I slept in my scooped out small spot atop the mud, dug down through the normal couple of feet of debris that covered those areas of the jungle not occupied by bamboo groves, trees, lianas and tubers, not to mention the vast dense thickets of ferns and other ground-hugging vegetative matter, that made parts of the area almost impossibly impenetrable to man. I slept until I felt a strong hand grip my right ankle, an ankle that had errantly gotten out from under my protective poncho cover and was soaking wet. I opened my eyes, but under the cover could see nothing. I felt instant relief. I didn’t need to see. The hand I knew. It was the hand of Nguyen, my guide and interpreter, but who was much more than that, at least to my imagined characterization of him because he seldom spoke at all. An interpreter who did not speak should have been someone who was either sent to the rear or held up as the butt of some strange war joke that only the A Shau Valley might regurgitate up.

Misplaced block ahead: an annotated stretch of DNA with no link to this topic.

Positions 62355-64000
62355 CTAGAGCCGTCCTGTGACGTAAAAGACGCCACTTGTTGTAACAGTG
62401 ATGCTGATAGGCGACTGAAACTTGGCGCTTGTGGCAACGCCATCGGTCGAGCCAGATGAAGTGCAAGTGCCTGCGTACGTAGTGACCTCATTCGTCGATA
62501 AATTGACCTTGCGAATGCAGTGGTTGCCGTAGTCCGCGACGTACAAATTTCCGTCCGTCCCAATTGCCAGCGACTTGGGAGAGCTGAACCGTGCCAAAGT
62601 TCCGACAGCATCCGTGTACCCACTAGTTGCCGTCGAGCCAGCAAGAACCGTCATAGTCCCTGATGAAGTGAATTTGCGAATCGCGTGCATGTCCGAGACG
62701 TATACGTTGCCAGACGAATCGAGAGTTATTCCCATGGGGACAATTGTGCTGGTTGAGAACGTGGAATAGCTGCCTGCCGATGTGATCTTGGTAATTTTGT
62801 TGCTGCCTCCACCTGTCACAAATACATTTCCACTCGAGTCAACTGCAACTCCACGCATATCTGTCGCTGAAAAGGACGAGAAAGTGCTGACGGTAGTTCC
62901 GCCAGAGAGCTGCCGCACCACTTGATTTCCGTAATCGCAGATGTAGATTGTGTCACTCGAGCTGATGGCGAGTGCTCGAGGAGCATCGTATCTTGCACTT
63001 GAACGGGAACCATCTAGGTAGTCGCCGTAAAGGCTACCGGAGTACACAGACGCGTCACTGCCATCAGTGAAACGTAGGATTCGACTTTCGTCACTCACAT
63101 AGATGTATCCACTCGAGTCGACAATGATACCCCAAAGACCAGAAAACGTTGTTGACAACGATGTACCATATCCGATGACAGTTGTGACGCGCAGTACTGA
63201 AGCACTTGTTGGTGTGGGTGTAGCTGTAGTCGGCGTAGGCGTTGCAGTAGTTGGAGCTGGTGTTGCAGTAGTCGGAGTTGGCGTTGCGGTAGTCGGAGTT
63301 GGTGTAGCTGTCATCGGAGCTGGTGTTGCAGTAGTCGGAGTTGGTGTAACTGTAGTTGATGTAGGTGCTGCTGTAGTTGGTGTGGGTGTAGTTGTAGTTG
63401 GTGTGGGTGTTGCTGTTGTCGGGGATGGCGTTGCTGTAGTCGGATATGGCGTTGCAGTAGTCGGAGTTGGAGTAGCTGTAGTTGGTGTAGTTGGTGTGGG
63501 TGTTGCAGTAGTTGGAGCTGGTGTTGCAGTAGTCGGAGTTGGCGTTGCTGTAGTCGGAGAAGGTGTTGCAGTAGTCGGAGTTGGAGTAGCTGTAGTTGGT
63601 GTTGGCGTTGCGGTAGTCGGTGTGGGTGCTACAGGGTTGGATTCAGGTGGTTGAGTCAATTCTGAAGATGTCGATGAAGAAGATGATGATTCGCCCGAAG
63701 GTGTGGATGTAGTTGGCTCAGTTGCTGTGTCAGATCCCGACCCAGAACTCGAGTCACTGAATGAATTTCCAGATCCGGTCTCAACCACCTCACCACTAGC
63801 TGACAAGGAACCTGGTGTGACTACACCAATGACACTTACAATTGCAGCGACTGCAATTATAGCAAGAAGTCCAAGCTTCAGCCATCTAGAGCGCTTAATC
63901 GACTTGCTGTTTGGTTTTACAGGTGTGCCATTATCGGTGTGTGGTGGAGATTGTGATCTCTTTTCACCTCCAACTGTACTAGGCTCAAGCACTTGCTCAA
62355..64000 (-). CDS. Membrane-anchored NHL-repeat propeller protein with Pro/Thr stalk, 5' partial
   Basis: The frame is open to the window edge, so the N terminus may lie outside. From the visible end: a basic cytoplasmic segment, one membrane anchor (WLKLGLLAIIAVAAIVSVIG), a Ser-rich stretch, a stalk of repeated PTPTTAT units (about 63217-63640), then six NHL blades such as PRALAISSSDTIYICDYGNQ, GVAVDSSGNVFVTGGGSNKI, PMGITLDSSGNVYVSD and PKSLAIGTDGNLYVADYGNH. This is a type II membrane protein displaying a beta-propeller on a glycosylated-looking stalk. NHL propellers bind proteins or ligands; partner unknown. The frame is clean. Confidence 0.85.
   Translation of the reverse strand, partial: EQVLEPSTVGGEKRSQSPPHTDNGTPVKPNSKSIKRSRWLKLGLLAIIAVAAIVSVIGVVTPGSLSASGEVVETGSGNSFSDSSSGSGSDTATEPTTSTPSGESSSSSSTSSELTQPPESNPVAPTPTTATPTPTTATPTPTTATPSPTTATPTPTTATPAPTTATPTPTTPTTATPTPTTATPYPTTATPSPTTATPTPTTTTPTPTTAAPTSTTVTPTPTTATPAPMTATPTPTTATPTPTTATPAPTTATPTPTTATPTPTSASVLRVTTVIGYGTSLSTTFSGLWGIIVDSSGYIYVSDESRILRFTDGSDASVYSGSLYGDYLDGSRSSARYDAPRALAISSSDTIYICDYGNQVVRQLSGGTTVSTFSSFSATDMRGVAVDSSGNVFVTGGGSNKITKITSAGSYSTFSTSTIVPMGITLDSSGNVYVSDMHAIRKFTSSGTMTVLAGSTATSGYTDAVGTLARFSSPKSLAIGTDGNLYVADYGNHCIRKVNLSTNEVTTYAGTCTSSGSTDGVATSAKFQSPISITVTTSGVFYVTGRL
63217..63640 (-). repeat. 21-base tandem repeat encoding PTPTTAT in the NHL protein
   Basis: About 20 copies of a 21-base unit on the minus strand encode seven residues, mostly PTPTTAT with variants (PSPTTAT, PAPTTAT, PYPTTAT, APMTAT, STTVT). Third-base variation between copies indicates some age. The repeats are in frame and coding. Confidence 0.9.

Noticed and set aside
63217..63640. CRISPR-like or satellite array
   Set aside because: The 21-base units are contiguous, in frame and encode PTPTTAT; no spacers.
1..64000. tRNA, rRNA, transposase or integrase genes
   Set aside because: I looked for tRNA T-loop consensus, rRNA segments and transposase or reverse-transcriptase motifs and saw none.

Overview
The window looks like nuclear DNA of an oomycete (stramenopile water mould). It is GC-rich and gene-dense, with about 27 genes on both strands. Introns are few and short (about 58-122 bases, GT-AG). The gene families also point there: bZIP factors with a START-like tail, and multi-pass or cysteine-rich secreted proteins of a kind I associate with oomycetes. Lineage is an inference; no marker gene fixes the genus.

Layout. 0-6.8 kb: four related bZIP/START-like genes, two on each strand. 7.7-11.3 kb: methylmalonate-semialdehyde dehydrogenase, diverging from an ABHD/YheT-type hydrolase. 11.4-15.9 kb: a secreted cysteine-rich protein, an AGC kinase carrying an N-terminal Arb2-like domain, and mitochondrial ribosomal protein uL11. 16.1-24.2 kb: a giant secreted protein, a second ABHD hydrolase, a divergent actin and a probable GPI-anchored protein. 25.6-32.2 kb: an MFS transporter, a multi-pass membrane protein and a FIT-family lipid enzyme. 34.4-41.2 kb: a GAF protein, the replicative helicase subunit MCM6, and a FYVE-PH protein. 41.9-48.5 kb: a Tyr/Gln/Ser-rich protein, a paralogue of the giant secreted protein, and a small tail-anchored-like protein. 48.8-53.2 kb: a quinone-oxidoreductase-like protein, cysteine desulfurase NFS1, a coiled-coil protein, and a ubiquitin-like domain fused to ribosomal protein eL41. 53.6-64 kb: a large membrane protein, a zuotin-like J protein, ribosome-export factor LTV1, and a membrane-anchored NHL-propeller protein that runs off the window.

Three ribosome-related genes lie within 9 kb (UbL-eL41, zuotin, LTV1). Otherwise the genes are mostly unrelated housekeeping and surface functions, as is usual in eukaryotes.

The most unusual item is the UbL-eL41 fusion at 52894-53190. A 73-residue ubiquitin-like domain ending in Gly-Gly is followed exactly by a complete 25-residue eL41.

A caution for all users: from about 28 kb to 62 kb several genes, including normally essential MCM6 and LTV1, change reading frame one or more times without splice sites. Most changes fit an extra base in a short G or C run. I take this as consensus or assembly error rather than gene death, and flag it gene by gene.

I pushed the poncho cover aside, welcoming the first glimmer of sun I’d seen in many days. The dawn was just breaking. I craned my head around and looked at Nguyen. The man was impassive but I could tell he was energized, no doubt by being caught out in the open during the massive firing of weapons all across the mudflat where the attack took place.
“McInerney?” I whispered hope in my early morning and half-broken voice.
One quick and small shake of the Nguyen’s head told me all I did not want to know. Nguyen was not saying that the new Lieutenant wasn’t there. He was saying, with that one head slight head shake, that McInerney had died in his efforts to successfully direct the Ontos fire that had broken the back of the enemy attack hours earlier.